Kerosene Glass Lamps - Separating New from OldBy Mark Chervenka
Kerosene Glass Lamps - Separating New from Old
Increasing numbers of new glass kerosene lamps have been coming on the market. This includes everything from small finger-lamps to multicolored banquet lamps. New lamps continue to be made overseas as well as here in America.
The new kerosene lamps are generally quite good quality. Like any other mass produced items, however, pattern detail and overall quality vary from piece to piece. One of the catalogs from a new lamp wholesaler claims its lamps "were made using the original antique lamps as models." Regardless of pattern, there are several ways to identify these new lamps: 1– how fonts and bases are joined; 2–hardware; and, 3–colors.
The easiest first test to catch new glass lamps is to simply expose them to black light. The vast majority of all new glass lamp fonts and bases are glued together. Vintage glass kerosene lamps were fused together when the glass was hot. All the pressed glass lamps we purchased for this article, which came from several sources, were glued. Even knowing what to look for, it is difficult to detect the glue in ordinary light with the naked eye. But every new joint fluoresces brightly in black light (Fig. 3). Old joints that are fused, not glued, do not fluoresce at the base-font joint.
Pure acetone has no effect on the modern glue. Neither does any one of several other solvents and paint removers. The new lamps were finally were separated after boiling them in water for about 5 minutes. (CAUTION: The boiling water test is mentioned purely to prove that the lamps are indeed glued. This procedure should be considered hazardous and is not recommended as a test for new and old.)
Another clue to age is the metal hardware. This includes the metal fitting collar into which the burner screws; metal filling holes through which fuel is poured; and metal font-to-base connections.
With rare exceptions, all old metal hardware is mounted or joined to the glass with plaster. By contrast, almost all new metal hardware is glued. This glue also fluoresces brightly under long wave black light. Another clue to new metal hardware is wide or empty spaces between the metal and the glass. There are no empty spaces in old joints; the entire joint is packed with plaster (Figs. 6-7).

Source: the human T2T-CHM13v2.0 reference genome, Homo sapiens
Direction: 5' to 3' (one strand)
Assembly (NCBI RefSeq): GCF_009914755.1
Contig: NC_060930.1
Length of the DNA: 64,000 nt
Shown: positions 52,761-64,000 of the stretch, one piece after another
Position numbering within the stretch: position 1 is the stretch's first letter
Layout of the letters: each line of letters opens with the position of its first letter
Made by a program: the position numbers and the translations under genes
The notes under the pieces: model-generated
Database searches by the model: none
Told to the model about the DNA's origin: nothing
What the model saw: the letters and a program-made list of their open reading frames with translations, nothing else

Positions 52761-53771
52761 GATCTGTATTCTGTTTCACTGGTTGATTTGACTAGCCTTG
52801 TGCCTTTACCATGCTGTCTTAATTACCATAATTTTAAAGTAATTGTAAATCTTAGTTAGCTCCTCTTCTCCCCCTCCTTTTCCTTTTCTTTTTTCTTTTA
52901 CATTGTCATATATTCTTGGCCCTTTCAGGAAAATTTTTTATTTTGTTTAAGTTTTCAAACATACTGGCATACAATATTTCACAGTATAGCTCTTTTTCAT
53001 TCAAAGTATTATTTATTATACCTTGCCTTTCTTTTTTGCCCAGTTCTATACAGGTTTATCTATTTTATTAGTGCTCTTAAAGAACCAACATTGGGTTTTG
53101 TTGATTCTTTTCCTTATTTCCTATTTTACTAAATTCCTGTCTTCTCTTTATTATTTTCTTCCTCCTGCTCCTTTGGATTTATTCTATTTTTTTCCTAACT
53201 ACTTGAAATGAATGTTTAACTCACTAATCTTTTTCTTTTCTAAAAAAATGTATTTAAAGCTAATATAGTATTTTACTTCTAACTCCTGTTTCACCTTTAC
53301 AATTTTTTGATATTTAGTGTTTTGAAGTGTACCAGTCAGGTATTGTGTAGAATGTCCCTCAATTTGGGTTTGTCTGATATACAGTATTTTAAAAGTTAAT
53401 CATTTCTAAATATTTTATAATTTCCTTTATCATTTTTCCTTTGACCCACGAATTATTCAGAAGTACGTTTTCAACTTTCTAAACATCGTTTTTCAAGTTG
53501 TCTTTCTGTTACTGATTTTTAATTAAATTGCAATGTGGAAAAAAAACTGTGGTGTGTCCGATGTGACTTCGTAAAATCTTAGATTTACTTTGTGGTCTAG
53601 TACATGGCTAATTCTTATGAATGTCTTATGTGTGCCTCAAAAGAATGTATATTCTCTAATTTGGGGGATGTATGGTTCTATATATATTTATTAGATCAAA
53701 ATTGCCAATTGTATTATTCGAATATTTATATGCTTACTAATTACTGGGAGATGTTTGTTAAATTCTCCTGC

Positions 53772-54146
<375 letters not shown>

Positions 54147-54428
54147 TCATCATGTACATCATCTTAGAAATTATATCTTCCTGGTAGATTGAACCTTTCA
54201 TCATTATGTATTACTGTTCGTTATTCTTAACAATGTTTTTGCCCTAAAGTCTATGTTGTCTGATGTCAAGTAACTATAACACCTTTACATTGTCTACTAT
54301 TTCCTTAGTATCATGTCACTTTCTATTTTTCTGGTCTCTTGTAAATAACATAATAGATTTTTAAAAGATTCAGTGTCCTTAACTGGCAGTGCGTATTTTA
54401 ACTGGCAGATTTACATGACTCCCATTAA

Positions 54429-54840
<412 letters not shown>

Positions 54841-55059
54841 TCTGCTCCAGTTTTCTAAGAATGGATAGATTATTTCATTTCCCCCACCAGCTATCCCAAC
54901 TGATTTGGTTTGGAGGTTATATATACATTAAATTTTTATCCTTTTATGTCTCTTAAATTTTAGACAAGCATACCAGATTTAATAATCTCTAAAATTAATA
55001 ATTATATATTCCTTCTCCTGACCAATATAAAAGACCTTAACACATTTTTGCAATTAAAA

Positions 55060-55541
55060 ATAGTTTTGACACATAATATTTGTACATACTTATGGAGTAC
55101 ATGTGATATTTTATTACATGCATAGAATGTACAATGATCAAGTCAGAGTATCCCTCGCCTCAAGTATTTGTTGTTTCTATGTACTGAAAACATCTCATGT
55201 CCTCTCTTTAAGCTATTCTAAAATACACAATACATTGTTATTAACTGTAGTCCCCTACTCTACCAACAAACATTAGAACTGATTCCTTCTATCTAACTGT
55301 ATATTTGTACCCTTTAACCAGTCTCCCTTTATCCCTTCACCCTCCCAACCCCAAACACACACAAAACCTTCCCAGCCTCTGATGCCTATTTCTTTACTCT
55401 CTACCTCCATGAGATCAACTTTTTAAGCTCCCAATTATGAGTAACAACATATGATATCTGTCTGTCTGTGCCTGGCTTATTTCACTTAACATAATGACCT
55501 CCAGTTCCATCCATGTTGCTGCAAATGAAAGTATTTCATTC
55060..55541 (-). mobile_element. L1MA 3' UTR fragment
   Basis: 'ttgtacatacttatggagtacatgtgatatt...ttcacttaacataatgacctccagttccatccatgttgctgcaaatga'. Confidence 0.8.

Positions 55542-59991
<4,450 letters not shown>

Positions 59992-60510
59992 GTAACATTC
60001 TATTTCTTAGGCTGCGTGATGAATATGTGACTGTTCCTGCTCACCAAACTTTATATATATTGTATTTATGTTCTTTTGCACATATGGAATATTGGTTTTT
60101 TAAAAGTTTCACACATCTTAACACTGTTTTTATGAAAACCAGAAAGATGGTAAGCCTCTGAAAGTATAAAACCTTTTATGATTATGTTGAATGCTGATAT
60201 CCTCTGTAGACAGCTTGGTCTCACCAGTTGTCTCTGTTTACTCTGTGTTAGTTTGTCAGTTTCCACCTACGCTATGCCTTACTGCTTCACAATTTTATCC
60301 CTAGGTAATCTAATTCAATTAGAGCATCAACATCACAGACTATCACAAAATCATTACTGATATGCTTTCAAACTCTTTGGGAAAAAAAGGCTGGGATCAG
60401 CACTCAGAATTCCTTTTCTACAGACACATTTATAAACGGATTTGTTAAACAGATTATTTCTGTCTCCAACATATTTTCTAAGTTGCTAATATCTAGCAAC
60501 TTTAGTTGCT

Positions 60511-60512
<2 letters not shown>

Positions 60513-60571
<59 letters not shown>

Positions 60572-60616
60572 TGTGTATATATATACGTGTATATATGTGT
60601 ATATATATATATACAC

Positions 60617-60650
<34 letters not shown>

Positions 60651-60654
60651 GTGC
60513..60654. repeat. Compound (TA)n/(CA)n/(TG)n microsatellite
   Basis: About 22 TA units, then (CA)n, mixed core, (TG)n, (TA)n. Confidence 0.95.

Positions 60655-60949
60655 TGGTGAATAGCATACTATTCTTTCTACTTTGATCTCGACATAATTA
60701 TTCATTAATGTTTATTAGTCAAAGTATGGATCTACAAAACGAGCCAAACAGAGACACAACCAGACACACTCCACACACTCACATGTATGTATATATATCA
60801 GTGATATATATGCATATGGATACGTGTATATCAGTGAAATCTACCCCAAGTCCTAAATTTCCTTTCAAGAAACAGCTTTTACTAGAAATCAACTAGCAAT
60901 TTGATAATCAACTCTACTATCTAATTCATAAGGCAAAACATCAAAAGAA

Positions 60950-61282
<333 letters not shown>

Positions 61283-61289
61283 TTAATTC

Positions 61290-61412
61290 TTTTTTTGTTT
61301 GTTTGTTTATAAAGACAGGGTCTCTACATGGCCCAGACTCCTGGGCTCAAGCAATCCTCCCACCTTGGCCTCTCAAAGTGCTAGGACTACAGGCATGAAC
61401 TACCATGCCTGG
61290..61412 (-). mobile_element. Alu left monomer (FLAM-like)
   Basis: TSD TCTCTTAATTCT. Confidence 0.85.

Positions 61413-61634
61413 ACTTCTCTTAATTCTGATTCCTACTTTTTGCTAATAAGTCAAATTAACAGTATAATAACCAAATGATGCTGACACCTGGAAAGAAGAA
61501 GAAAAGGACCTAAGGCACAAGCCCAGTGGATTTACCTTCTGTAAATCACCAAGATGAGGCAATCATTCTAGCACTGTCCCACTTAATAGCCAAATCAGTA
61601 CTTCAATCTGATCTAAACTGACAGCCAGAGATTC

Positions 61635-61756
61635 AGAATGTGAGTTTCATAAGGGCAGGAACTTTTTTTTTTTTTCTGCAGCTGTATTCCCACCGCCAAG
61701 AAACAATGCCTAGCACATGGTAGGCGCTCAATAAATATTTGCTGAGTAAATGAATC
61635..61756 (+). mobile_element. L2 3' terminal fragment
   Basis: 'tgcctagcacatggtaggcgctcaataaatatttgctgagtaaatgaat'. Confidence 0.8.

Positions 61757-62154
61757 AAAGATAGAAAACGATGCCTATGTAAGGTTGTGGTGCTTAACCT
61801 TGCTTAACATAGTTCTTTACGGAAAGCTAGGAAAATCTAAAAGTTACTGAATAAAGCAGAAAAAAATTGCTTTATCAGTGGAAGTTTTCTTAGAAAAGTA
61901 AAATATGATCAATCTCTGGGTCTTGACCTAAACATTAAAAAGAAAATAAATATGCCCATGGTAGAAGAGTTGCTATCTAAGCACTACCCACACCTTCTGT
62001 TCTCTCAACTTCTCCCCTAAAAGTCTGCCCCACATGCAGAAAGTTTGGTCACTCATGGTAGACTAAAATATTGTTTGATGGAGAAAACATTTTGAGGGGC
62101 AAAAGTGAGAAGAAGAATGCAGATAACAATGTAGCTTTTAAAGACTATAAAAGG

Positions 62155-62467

Don't be fooled by elaborate new hardware such as you might find in larger lamps like the new Cathedral lamp in Fig. 13. The hardware joining the base and font looks complicated but it is just another form of a glued joint. A metal plate is glued to the bottom of the font. A bolt passes through this plate on into the glass base where it is fastened with a nut.
Old glass fonts intended to be used with metal connectors generally have fairly long glass pegs (Fig. 5) molded on the base of the font. Packing plaster around the peg held the old font in the old metal connector. New fonts designed to be glued into new metal connectors or glued to a glass base, have only a slightly raised bump (Fig. 4) on the bottom of the font, not a peg.
The long bolts generally used in new hardware are threaded their entire length (Fig. 9, left). Old bolts are threaded only on the last 1/2-inch or so. Nearly all the old bolts are packed in plaster so they don't move. Most new bolts are loose within the metal plate (Fig. 10).
All but two pieces of new metal hardware on these lamps were brass plated, so it's tempting to say all the new hardware is plated. But that isn't true. Connections on the new Cathedral lamp are solid brass. What the hardware is made of isn't as important as how it's fastened to the glass. Keep in mind, however, that old hardware can be put on new lamps. They might even be put on with plaster.
Colors & Size
Many of the new lamps are being produced in colors and color combinations not originally made. A list of new pressed glass kerosene lamps including colors and sizes appears at the end of this article. If an original was only made in clear, any colored examples would obviously be highly suspect.
|Pattern||New Size(s)||New Color(s)||Comments|
|5"||amber*, clear, cobalt*||old lamp (see Thuro, "Oil Lamps I" pg 304; is one piece including handle, new handles tend to droop)|
|Petal & Rib,
|4"||clear, cobalt*, ruby*||new lamp has applied handle just like old lamp|
|Shield & Star||7"||clear, cobalt*||new is glued, comes with brass collar|
|8"||clear, cobalt*, ruby*||new is glued, comes with brass collar|
|10"||clear, cobalt, ruby*, milk glass*||may be available in more new colors|
|9.75"||amber*, clear, cobalt, ruby, moonstone||bases glued to fonts; the old lamp bases are solid except for 1" in bottom: new lamps are hollow or partially hollow|
|8.75"||issued by Aladdin Industries in amber, clear, green, plus other colors||bases glued to fonts; Aladdin Industries has marked most but not all of their new lamps; see "Aladdin Coll. Manual"-Courter|
|Sweetheart (Beaded Heart )||10"||clear, milk glass*, all pink*, pink cased font* w/clear base,||new lamps glued together; old lamps only came in green and clear combinations|
|6" & 9.5" also a 10.5"(tall)||9 1/2" in blue, clear, cobalt blue, pink cased, pink, 6" amber||all new lamps glued together; the originals came in a wide variety of colors so you need to look at the overall lamp|
|11"||variety of font/base combinations in blue, clear, pink*, & white||new lamp is glued together|
|12 1/2"||combinations of amber, clear and blue||new hardware is lacquered solid brass; new fonts are glued to connecting plate, then bolted to base|
|Americus||16"||combinations of amber, clear and blue||new hardware is lacquered solid brass; new fonts are glued to connecting plate then bolted to base; top plate also glued|
|Daisy Heart||91/2"||clear, pink||glued together; we could not find an old example|
*denotes color not originally made